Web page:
ESPN: The Scripted, Safe, but Violent World of Intergender Wrestling


In the middle of the night, at a quarter ’til 2, the audience fends off exhaustion and cold. The main ballroom in the Pontchartrain Center is cavernous, and as the thermostat dips into the low 60s, the men and women (mostly men) and children (two of them) lean forward, waiting for the show to go on. The venue is set up to house 2,500 people, but just 300 tickets have been sold. In the end, only about 170 fans have shown, so the faction that’s here feels sparse, the event a little clandestine.

There’s a bald man sitting ringside in a black shirt with bold white letters that blare: “POLITICALLY INCORRECT … AND DAMN PROUD OF IT!!!” A group of seven friends who look to be in their mid-20s sit clustered together eight rows up in the bleachers, a sea of vacant blue seats in front of them. The room is mostly dark, save for the ring in the center illuminated by spotlight. There are no windows to the outside world here, and even if there were, the vista beyond, to Kenner, Louisiana, wouldn’t offer much. An expanse of green fields. A smattering of shade trees in the distance. Downtown New Orleans is nearly 15 miles away, but with those fields and those trees blanketed in a velvety night, the city feels farther. This might as well be the ends of the earth.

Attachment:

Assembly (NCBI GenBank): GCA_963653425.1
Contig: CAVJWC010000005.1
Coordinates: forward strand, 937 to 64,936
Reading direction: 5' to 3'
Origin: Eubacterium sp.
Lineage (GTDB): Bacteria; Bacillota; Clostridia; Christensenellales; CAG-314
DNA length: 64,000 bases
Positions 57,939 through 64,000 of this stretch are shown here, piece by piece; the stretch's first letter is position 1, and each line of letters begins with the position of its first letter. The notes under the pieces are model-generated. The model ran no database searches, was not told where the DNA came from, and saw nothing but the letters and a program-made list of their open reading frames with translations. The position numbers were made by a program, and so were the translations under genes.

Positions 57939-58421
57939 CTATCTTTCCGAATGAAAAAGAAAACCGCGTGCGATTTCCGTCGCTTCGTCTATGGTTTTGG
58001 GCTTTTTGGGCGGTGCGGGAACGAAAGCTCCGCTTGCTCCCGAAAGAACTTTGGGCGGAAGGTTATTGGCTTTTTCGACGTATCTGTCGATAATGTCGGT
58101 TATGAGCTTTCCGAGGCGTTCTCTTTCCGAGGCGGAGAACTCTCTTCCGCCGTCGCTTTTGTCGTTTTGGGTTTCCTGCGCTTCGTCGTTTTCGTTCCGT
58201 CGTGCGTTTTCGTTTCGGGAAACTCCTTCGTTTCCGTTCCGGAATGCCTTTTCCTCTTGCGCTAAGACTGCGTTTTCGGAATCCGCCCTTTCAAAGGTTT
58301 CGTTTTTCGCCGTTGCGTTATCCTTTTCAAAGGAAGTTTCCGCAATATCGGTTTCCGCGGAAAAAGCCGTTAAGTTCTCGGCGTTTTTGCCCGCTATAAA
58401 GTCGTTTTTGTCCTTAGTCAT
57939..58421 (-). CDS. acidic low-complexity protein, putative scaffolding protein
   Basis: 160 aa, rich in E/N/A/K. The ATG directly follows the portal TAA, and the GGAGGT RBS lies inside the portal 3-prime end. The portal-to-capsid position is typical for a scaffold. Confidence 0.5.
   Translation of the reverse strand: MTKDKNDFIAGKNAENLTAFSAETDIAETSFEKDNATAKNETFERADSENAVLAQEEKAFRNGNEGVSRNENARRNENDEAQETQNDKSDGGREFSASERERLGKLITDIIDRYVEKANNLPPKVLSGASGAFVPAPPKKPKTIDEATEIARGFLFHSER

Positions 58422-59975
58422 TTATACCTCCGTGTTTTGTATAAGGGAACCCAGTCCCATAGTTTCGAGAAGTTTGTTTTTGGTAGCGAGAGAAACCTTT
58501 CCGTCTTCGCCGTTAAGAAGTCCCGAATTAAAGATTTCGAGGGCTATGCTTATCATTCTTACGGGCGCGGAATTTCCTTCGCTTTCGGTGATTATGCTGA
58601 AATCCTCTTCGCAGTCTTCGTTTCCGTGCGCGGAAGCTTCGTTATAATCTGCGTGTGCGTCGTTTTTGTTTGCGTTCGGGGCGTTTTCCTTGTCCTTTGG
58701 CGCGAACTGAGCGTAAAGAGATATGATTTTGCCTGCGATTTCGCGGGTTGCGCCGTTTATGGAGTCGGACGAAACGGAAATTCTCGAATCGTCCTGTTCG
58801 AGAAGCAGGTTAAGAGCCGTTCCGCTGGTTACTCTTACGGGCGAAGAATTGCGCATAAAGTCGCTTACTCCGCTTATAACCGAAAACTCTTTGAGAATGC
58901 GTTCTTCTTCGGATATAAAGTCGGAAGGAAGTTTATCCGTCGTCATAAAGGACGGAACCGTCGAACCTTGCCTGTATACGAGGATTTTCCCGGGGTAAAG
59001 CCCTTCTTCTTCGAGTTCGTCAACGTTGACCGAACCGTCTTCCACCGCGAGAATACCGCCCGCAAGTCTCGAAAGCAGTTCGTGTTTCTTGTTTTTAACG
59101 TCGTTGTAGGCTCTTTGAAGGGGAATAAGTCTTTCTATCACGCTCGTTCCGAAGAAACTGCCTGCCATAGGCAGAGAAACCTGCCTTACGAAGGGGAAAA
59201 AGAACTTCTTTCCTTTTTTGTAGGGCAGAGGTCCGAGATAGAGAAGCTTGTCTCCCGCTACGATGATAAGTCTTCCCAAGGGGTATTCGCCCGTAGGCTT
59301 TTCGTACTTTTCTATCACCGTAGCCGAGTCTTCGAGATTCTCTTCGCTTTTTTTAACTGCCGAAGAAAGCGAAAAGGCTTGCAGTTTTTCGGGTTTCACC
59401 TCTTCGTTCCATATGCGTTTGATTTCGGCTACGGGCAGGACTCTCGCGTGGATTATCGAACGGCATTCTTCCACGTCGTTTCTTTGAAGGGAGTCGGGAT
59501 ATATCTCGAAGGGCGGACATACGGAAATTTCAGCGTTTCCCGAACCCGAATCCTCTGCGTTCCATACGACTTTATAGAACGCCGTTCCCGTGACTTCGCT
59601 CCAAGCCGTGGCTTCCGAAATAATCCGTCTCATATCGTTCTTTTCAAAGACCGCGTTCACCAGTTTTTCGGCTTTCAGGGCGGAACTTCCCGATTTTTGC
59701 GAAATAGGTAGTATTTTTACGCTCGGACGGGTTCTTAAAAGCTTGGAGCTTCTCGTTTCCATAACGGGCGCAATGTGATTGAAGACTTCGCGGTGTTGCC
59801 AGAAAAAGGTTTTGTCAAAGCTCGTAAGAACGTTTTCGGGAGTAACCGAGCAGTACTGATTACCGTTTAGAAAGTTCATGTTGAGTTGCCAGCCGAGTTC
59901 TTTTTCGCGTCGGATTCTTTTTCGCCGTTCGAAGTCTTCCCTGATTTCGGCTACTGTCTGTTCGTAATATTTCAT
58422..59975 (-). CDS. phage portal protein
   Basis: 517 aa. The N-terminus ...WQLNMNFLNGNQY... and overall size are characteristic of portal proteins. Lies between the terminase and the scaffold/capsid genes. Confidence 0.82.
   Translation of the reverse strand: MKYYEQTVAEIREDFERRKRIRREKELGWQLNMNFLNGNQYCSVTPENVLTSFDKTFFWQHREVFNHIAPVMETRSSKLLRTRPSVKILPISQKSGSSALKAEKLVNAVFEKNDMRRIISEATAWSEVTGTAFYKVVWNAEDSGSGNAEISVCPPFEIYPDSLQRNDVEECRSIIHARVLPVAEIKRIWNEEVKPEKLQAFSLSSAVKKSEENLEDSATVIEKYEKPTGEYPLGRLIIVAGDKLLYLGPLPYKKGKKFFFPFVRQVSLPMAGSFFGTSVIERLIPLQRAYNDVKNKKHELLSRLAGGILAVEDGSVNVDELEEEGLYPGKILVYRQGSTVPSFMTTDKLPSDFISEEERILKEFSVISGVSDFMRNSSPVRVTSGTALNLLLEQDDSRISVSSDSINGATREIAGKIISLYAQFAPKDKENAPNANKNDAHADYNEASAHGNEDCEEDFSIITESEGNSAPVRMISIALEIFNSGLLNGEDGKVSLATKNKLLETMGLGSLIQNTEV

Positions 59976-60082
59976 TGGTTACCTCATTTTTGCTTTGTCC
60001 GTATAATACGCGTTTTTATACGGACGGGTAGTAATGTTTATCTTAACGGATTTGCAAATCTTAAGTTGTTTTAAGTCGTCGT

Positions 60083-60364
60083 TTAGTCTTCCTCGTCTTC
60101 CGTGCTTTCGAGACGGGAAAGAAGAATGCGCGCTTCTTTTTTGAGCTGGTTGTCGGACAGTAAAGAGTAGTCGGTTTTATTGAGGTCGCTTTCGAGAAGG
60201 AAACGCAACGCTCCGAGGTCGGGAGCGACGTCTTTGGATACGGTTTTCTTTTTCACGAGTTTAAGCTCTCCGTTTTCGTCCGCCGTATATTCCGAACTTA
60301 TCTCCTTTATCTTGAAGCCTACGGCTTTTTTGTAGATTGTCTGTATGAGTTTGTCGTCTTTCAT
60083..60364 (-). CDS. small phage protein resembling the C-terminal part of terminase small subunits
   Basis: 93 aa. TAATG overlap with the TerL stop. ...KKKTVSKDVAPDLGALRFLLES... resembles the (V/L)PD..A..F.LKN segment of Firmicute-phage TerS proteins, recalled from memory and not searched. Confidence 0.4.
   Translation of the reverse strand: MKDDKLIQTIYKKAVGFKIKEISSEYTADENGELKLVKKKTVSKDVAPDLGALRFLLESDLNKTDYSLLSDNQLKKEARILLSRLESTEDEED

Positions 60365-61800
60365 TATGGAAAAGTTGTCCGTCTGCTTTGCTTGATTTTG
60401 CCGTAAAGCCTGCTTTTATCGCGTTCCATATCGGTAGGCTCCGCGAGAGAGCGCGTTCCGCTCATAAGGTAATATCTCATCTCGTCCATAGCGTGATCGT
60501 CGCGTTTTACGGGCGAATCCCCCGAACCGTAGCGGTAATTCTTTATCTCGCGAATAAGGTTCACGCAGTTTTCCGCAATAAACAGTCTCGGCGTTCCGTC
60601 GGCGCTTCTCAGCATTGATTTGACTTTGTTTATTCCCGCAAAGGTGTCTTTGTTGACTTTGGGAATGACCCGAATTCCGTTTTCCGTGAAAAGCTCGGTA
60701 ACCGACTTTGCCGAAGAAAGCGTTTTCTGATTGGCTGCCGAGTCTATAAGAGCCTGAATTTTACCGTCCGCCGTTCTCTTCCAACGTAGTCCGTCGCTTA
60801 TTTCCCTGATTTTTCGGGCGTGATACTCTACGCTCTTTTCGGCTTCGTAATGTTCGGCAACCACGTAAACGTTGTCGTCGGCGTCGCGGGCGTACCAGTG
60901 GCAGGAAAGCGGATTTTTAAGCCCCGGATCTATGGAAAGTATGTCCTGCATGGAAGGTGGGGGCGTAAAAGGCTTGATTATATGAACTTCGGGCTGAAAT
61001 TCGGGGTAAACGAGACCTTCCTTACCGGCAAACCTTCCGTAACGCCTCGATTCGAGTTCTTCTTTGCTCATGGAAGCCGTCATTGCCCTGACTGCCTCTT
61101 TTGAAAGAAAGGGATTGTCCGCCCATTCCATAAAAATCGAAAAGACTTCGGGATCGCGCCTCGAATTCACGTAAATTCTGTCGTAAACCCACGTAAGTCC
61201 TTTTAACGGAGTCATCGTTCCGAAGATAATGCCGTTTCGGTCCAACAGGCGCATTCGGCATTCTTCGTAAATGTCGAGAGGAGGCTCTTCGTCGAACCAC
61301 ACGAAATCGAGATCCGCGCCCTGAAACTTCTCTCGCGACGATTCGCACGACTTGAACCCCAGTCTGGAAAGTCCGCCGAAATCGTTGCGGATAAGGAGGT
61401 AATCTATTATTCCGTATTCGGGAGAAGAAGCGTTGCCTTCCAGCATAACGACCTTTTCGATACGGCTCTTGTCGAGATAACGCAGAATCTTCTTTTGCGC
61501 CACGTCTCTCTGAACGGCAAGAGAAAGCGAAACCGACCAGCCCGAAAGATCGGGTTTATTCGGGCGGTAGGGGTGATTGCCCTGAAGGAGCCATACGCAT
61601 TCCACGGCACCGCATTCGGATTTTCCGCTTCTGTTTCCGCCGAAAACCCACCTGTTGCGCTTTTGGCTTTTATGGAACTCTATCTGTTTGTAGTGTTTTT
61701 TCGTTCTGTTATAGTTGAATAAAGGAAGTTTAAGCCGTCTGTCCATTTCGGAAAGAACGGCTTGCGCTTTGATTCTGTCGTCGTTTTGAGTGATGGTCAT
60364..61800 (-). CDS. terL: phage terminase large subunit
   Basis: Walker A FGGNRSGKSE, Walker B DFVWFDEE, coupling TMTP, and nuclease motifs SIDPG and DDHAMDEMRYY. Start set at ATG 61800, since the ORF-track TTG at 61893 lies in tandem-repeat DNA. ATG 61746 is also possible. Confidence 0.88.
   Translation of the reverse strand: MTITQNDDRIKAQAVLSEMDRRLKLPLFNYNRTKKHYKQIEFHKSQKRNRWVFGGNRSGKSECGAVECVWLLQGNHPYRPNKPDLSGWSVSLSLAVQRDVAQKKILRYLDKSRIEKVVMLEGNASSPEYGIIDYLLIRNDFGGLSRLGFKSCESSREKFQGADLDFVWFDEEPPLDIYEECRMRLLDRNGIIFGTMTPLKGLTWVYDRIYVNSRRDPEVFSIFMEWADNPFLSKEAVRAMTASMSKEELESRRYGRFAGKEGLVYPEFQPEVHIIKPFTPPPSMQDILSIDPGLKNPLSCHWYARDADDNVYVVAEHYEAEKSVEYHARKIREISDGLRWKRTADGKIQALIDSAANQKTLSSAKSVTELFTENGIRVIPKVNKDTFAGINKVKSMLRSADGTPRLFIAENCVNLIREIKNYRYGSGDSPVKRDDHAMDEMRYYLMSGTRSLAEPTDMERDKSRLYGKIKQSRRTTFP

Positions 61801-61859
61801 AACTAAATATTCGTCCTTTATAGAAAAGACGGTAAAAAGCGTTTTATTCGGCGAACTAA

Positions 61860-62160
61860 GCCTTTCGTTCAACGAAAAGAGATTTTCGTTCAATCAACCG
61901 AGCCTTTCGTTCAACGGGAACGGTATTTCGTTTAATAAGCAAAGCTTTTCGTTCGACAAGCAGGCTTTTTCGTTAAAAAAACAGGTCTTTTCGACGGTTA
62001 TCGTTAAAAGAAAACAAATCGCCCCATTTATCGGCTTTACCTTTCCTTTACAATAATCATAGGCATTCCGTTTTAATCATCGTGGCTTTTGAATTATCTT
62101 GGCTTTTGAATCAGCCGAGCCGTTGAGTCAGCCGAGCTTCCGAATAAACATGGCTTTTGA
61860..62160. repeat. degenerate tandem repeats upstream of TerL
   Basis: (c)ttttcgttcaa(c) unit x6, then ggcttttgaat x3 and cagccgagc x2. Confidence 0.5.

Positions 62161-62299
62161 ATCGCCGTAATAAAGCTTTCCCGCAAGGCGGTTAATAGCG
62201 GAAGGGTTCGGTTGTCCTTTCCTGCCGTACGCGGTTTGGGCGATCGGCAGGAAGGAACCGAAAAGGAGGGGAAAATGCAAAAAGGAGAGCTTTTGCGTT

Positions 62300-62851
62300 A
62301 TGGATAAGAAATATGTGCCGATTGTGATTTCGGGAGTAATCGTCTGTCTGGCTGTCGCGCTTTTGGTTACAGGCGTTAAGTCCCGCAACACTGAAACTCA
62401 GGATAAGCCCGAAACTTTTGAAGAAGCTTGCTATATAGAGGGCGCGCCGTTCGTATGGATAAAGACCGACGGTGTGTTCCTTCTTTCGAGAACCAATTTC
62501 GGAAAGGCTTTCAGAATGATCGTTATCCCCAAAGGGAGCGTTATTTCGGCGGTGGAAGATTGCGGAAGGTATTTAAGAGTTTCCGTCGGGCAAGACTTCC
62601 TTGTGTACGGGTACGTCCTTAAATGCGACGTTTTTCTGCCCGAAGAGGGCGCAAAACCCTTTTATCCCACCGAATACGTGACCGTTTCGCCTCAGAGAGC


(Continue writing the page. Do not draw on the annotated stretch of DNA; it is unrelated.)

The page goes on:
Inside, as 2 a.m. draws near, the music picks up, a rhythmic pounding that crescendos in sync with strobing lights … Read the Full Story HERE


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